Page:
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Hypertension or high blood pressure is divided into two main categories: primary or essential hypertension and secondary hypertension. Currently 92-94% of all diagnosed hypertension is termed essential, i.e., the underlying mechanism is unknown. It is believed a combination of genetic and environmental factors is responsible for the condition. In the other 6-8%, the hypertension is secondary to another disease.

The prevalence of hypertension (BP >160/95 mm HG) in the U.S. is estimated at 20% in the adult white population and 30% in black adults. These values are nearly doubled if the reading of 140/90 mm Hg is considered the upper limit of normal.

Since hypertension is associated with increase in cardiovascular morbidity and mortality, monitoring blood pressure offers an invaluable noninvasive diagnostic and prognostic aid. Some factors associated with an adverse prognosis in hypertension are: black racial background; youth; male; persistent diastolic pressure >115 mm Hg; smoking; diabetes mellitus; hypercholesterolemia; obesity; and evidence of end organ damage such as cardiac enlargement, ECG indications of ischemia or myocardial infarction, and congestive heart failure.

Although physicians are primarily concerned with diastolic pressure, systolic pressure is also an important factor. Males with a normal diastolic pressure (<82 mm Hg) but elevated systolic pressure (>158 mm Hg) have a 2x fold increase in their cardiovascular mortality rates when compared to normotensives with normal systolic pressures (<130 mm Hg).

Most cases of hypertension can be brought under control through changes in diet and lifestyle. In recent long-term clinical studies, it has been indicated people with hypertension not taking blood pressure lowering medicines actually fare much better than those taking the prescription drugs. However, antihypertensive medications are among the most widely prescribed drugs. Drug therapy usually involves the use of diuretics and/or beta-adrenergic blocking drugs. These drugs are associated with many side effects. There are other classes of hypotensive drugs which also may be used including vasodilators and reserpine alkaloids.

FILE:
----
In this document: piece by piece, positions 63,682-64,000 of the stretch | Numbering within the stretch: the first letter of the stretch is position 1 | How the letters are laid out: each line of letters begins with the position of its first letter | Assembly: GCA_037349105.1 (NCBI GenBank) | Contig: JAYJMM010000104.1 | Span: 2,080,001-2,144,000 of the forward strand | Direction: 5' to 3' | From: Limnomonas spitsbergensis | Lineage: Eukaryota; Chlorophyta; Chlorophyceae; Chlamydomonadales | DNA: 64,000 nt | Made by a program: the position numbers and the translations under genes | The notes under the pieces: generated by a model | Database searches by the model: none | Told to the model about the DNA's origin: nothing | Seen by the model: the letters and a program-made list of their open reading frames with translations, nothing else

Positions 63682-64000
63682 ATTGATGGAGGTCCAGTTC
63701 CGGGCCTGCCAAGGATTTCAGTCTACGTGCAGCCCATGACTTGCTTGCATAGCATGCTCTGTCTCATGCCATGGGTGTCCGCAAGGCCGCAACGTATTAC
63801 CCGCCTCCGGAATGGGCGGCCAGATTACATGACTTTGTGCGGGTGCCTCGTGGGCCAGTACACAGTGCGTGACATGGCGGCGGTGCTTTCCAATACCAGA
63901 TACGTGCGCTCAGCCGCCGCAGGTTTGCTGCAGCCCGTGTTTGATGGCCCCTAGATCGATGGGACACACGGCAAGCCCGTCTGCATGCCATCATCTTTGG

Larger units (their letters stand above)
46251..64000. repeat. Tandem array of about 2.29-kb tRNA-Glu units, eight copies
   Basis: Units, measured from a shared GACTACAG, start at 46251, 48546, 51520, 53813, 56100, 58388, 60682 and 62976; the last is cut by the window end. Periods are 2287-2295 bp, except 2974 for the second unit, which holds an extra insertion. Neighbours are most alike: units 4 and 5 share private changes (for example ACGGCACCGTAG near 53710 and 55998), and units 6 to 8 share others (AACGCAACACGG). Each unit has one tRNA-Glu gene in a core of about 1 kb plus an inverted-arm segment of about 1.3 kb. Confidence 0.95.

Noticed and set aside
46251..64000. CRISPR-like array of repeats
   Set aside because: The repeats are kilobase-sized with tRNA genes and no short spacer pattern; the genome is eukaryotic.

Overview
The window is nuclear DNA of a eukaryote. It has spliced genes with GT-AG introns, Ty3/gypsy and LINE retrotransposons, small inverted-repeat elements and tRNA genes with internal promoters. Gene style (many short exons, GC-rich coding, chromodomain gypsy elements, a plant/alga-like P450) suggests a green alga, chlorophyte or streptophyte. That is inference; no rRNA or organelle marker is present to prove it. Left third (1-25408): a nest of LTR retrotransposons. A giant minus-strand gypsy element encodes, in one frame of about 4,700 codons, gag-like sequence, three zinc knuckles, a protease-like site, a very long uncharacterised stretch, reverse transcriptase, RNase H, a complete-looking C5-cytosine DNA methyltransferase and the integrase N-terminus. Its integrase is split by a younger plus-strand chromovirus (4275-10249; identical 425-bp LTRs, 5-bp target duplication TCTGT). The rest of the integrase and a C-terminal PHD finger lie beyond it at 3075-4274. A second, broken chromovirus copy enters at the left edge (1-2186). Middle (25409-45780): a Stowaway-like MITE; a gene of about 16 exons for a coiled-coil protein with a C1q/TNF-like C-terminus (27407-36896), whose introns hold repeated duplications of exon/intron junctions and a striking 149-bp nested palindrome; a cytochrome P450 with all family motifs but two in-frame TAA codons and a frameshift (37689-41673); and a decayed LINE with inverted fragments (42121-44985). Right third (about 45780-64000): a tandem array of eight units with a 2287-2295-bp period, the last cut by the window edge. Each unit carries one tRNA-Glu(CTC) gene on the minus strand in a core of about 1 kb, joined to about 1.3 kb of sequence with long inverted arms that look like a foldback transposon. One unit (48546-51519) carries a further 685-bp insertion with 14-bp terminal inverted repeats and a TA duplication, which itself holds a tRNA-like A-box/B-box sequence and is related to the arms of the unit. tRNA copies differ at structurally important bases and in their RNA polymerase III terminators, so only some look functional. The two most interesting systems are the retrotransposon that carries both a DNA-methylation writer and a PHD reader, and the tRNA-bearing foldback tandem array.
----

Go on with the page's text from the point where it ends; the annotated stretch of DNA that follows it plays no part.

Although behavior patterns and stress play an important part, hypertension is closely related to dietary factors. Hypertension is another of the many diseases or syndromes associated with the Western diet, and is found almost entirely in developed countries. People living in remote areas of China, the Solomon Islands, New Guinea, Panama, Brazil and Africa show virtually no evidence of essential hypertension, nor do they experience a rise in blood pressure with advancing age. Furthermore, when racially identical members of these societies migrate to less remote areas and adopt a more "civilized" diet the incidence of hypertension increases dramatically.

Weight and Hypertension
Epidemiological and clinical studies have repeatedly demonstrated obesity is a major factor in hypertension. Possible mechanisms include: elevated cardiac output, increased body sodium due to increased insulin levels or abnormal aldosterone/renin relationships, and alterations in hormonal/nervous system control mechanisms. Weight reduction reduces blood pressure in normotensive, hypotensive and hypertensive individuals. Weight reduction should be a primary therapeutic goal for decreasing hypertension in obese patients, and may contribute to the management of moderately overweight hypertensives as well.

Lifestyle factors